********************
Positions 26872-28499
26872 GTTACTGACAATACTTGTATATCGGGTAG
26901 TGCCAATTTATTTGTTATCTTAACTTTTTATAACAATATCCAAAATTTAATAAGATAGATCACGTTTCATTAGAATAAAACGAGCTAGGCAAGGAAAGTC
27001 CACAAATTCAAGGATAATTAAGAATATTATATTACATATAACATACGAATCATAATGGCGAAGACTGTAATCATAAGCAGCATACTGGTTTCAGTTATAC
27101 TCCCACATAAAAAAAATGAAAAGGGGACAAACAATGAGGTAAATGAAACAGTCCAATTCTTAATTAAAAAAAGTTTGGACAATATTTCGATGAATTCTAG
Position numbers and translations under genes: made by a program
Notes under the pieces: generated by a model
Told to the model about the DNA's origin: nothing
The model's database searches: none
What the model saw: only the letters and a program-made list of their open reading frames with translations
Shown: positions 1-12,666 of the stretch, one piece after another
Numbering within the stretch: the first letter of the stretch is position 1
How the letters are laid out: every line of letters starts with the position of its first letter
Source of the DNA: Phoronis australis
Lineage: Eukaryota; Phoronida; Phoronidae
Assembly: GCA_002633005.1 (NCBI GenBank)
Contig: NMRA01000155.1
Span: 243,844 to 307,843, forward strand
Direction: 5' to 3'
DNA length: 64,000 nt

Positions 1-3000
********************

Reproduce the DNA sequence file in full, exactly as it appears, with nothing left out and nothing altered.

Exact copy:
Positions 26872-28499
26872 GTTACTGACAATACTTGTATATCGGGTAG
26901 TGCCAATTTATTTGTTATCTTAACTTTTTATAACAATATCCAAAATTTAATAAGATAGATCACGTTTCATTAGAATAAAACGAGCTAGGCAAGGAAAGTC
27001 CACAAATTCAAGGATAATTAAGAATATTATATTACATATAACATACGAATCATAATGGCGAAGACTGTAATCATAAGCAGCATACTGGTTTCAGTTATAC
27101 TCCCACATAAAAAAAATGAAAAGGGGACAAACAATGAGGTAAATGAAACAGTCCAATTCTTAATTAAAAAAAGTTTGGACAATATTTCGATGAATTCTAG
Position numbers and translations under genes: made by a program
Notes under the pieces: generated by a model
Told to the model about the DNA's origin: nothing
The model's database searches: none
What the model saw: only the letters and a program-made list of their open reading frames with translations
Shown: positions 1-12,666 of the stretch, one piece after another
Numbering within the stretch: the first letter of the stretch is position 1
How the letters are laid out: every line of letters starts with the position of its first letter
Source of the DNA: Phoronis australis
Lineage: Eukaryota; Phoronida; Phoronidae
Assembly: GCA_002633005.1 (NCBI GenBank)
Contig: NMRA01000155.1
Span: 243,844 to 307,843, forward strand
Direction: 5' to 3'
DNA length: 64,000 nt

Positions 1-3000